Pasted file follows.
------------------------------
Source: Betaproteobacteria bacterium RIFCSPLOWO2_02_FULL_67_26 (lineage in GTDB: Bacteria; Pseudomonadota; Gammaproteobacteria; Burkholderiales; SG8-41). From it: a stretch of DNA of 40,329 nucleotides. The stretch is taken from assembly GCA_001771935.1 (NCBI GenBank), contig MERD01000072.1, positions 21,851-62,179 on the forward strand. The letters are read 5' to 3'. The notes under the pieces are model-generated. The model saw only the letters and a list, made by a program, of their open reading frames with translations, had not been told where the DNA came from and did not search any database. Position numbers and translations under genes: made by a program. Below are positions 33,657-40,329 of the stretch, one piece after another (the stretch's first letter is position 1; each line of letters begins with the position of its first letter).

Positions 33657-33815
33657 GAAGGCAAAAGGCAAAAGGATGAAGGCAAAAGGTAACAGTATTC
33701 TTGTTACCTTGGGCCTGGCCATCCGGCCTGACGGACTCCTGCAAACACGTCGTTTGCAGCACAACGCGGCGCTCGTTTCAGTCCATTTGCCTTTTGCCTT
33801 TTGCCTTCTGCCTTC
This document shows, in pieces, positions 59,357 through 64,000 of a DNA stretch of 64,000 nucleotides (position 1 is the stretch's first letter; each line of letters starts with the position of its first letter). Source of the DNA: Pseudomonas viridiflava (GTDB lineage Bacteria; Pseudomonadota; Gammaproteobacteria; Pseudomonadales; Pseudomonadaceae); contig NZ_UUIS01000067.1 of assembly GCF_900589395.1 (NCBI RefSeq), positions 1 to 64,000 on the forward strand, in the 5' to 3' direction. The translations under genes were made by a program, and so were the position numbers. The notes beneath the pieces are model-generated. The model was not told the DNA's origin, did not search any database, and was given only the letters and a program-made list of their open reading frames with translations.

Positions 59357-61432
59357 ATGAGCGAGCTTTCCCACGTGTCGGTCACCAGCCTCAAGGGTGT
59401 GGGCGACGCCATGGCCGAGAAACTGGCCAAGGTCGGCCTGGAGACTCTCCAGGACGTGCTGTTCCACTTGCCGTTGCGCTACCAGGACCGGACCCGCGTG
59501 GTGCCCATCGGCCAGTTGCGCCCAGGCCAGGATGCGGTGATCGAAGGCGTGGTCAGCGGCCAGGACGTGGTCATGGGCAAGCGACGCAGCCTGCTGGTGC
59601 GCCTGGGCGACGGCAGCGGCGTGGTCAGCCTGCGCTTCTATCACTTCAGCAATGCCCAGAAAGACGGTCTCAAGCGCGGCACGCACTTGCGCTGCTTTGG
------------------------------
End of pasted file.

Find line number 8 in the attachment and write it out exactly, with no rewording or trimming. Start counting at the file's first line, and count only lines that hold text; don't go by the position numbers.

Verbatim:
59357 ATGAGCGAGCTTTCCCACGTGTCGGTCACCAGCCTCAAGGGTGT